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Guillotines by Dreadwilliam. Famous customer service worldwide. Member Guillotine Builder's Guild.

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Updated 02/22/16

1. My latest creation

2. Model guillotines for sale

3. World's smallest working guillotine!

4. DIY miniature model guillotine

5. DIY Full sized prop guillotine

6. The world's best guillotine models, period!

My Latest Creation(s). Sorry it has been so long but the need for toy models has bottomed out.

Most grand!

To see detailed photos of this project, click here.

This is by far my best guillotine yet and I was genuinely sad to see it leave, even as I was delighted to meet it's new daddy and mommy in it's new home.

In the San Fransisco Bay area there is a cable tv cinema showcase called Miss Misery's Movie Massacre.

They profile bad to horrible horror films and add an independent film that just needs a break just to keep everyone confused.

Co-hosted by Mr. Torture, who commisioned this model, they literally torture your sensetivities until they simply give up and confess to the value of the film.

We designed this machine together with all the trimmings and it went along very nicely.

Made from solid red oak, brass, aluminum and steel, it has guide wheels in the head and five layers of rubber on each slot to try to channel off as much of the huge energy as possible during the catching of the drop.

5 feet in height and very dangerous, solidly built and of furniture quality. No toy here, this is an historically acurate replica.

It will appear on the set of the show as soon as they can get it to the studio. What an honor.

If interested in something like this, we will need to open a dialog. Since the price can be high, you will want to be in on the designing, ready with any quirks you would like to add.

26 1/2" Oak masterpiece from Fabricus plans

To see detailed photos of this machine, click here.

This is the most historically accurate model to date. It was built of solid oak from accurate plans purchased from Jorn Fabricus. Anyone with good woodworking skills reading this page should investigate and invest in a set of these plans.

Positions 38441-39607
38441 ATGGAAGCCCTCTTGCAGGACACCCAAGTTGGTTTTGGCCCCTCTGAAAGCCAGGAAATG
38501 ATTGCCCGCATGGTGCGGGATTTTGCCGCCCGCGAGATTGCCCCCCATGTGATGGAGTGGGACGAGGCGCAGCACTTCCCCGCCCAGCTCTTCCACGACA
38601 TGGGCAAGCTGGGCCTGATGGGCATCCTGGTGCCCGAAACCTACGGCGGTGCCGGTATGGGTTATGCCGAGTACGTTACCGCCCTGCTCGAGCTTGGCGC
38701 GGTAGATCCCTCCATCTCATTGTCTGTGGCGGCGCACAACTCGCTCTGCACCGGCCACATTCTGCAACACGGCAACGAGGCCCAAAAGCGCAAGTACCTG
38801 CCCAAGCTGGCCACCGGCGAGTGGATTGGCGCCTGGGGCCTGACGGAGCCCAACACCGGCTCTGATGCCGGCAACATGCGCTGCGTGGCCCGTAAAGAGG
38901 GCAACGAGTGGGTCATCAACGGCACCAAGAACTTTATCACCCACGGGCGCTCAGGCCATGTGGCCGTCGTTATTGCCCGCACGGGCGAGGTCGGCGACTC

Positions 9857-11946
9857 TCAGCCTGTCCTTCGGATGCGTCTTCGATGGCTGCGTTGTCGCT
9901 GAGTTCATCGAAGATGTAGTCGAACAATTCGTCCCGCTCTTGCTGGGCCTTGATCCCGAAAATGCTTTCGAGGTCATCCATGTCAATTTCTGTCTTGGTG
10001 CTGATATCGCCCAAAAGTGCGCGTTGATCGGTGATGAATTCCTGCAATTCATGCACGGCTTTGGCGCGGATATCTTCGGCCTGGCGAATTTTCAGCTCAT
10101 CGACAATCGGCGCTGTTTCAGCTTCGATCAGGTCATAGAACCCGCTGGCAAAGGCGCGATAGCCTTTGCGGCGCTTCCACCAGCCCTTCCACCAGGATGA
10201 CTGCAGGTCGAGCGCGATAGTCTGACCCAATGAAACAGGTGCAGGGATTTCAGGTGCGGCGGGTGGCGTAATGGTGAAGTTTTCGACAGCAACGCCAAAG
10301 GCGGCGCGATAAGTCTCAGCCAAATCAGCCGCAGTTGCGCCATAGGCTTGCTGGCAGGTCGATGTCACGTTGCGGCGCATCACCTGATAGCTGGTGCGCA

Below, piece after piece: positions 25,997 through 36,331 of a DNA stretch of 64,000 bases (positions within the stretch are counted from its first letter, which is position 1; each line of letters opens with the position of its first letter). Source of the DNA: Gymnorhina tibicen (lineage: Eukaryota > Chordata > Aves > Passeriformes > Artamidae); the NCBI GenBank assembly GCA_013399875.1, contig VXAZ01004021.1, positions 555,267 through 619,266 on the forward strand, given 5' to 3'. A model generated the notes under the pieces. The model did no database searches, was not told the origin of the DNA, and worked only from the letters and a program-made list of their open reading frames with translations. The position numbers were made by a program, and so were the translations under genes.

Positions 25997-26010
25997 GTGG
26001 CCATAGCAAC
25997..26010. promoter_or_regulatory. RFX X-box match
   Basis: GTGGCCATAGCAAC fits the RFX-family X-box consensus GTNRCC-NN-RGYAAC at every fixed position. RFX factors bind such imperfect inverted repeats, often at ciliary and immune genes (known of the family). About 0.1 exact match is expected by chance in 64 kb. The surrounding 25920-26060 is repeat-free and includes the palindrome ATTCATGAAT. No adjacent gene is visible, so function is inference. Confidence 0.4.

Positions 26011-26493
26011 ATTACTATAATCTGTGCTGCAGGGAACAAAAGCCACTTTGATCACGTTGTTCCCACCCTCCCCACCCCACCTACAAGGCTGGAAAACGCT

All the actions on this model are almost luxurious in their ease of operation. I never quite understood from paintings and engravings, exactly how the blade release mechanisms worked. The plans showed me the parts, but still no clear explanation as to how they work together.

A friend who used the same plans to build a full scale example explained it to me like an engineer, and like so many gadgets, it was so simple I could not see it at first. Well I saw it and now you can have it. By the way, the metal work is very pretty if I do say so myself.

It will go on all future models but this one was first. It will sell for $500USD, since it is already built. Special orders will go for $950USD. Shipping is extra. Please email at the address below to order or to see if it is still available at this price.

Built from antique recycled oak beams, accurately scaled hemp rope, iron, steel, and aluminum, or aluminium, if you prefer. The mouton has an aluminum weight since lead scares me.

 

Model Guillotines For Sale

 

All guillotine models are made to order! Custom orders gladly accepted!

 

Kits may be ordered for any model you choose. Be warned beforehand that they actually cost more than a premade model since so much more labor is required to produce an accurate and easy to build kit. A class project or curiousity adventure is the main reason to order one of these.

 

Premade 1790s Style Model Guillotines For Sale

 

From 8-60" in height. My line-up of pre 1800s models. These are most recognizable by their "slim" design which made it slightly less stable but much more portable. As it became an industry unto itself, more permanent machines, complete with attachments would be designed.

 

Premade 1860s Style Model Guillotines For Sale

 

More permanent machines were built, due to increased popularity, that were sturdier and more stable during the mid 1800s. The pinnacle of efficiency was achieved in 1860.

Easily identifyable by the cross brace on the foundation with it's diagonal side struts, these can be made for you from precious tropical hardwoods, with less expensive versions available in local hardwoods.

My best guillotine ensemble. Absolutely unique 13" tall 1860s style DeLuxe Guillotine Action Playset with all the custom design you can think of.

My very best model. Made from maple or birch. Price: $2000.00 for one similar to this one but they begin at $1500.00USD. Price does not include shipping or special handling charges.

Guillotine measures 13x8x6 inches, is fully articulated and has an aluminum blade. These are quantum leaps in quality and incorporate every detail we can come up with. Yes, I said we as in you and I. Generously outfitted with brass cladding and sculpted details.

Includes 12"x 12" staging deck, ejection ramp, blood channel, brass lined head box and brass lined hinged coffin for quick disposal so you don't freak out the next "customer". Oh yeah it comes with a customer.

Makes a beautiful desktop toy, or office statement.